A: For some authors, it’s the prospect of being the most important book in the world to their publisher at a given moment. When you publish with a house that puts out only one book each month — or only one each quarter, as we generally do — you get your publisher’s full attention, as compared to publishing with a house that might put out a dozen other titles right alongside yours. We’ve also had any number of authors tell us they came to us because they were so excited about seeing their work published with one of our old-fashioned painted covers.
Q: As a celebrated author yourself, what advice would you give to aspiring crime and thriller writers?
A: It sounds corny, but write what you love. It shows when you’re doing a piece of writing out of a purely commercial motive — whether that’s writing a serial killer novel because Thomas Harris hit it big with his (the ripples from SILENCE OF THE LAMBS still haven’t settled yet), or a crypto-religious treasure hunt to cash in on THE DA VINCI CODE, or something about Mexican cartels or a pandemic because they’re in the news, or even something in the Hard Case Crime vein just because you’d like to sell a book to us. The result is almost always stiff and inorganic and the lack of love shows in every sentence.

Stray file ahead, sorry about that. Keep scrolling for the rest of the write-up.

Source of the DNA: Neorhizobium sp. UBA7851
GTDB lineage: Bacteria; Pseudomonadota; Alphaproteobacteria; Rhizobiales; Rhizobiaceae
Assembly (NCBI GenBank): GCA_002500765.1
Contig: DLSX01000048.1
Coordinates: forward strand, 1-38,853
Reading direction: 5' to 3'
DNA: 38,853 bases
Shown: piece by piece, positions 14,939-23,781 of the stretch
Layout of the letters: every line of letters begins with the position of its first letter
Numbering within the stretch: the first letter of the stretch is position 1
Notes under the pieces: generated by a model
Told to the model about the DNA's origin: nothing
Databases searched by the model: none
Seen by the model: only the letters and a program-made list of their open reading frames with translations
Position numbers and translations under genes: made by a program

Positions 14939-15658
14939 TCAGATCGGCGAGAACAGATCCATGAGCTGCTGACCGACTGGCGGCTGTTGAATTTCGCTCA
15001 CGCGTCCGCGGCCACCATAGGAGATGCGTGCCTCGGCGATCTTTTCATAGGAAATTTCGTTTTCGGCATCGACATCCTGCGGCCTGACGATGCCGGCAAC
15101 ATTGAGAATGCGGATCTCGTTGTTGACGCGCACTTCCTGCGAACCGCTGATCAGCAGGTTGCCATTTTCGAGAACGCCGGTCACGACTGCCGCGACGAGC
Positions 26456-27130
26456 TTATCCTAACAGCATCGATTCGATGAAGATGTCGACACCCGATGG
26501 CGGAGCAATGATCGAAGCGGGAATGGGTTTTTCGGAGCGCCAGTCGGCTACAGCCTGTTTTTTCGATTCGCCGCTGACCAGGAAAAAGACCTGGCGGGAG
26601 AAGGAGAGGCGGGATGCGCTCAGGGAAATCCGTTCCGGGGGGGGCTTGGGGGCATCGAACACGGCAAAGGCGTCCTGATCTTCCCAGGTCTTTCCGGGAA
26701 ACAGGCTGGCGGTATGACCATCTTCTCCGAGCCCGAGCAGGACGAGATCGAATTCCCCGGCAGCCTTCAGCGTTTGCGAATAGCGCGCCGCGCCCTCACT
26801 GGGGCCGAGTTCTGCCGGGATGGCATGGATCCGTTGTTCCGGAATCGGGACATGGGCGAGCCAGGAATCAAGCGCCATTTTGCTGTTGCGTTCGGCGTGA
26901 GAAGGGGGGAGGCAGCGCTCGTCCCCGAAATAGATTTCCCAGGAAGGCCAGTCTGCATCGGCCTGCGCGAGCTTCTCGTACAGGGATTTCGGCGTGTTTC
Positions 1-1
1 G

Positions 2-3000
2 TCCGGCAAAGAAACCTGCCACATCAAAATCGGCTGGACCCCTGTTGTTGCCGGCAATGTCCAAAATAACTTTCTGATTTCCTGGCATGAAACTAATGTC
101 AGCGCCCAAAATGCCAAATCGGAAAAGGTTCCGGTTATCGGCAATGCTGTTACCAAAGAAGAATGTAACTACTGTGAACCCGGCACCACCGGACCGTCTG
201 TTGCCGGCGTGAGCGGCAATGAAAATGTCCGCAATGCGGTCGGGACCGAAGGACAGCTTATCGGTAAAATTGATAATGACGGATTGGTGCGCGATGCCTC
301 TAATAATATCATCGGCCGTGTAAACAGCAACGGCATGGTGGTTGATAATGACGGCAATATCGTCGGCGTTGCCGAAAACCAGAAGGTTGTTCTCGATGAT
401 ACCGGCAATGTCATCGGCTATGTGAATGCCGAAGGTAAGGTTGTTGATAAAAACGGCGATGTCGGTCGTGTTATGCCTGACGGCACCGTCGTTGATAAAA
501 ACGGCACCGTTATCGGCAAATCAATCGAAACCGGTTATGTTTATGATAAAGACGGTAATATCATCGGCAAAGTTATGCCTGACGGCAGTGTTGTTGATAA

Whereas if you write something you’re truly passionate about, it’s no guarantee that the results will be outstanding, but at least that passion shows through in every sentence. And being excited about what you’re writing is one of the things that helps get readers excited about what they’re reading. When you’re choosing what project to write next, pick the one you’d personally be most excited about — not the one you think someone else might be most likely to buy. In my experience, that’s how you produce your very best work.
Q: What should readers be looking forward to? What exciting projects are coming up for Hard Case Crime?
A: Stephen King is a tough act to follow! But we do have some pretty exciting books coming up later this year, starting with a wonderful comic heist novel called CASTLE IN THE AIR by one of Stephen King’s favorite writers, Donald E. Westlake. The book hasn’t been in stores in four decades, and it’s just as funny today as it was when Westlake first wrote it.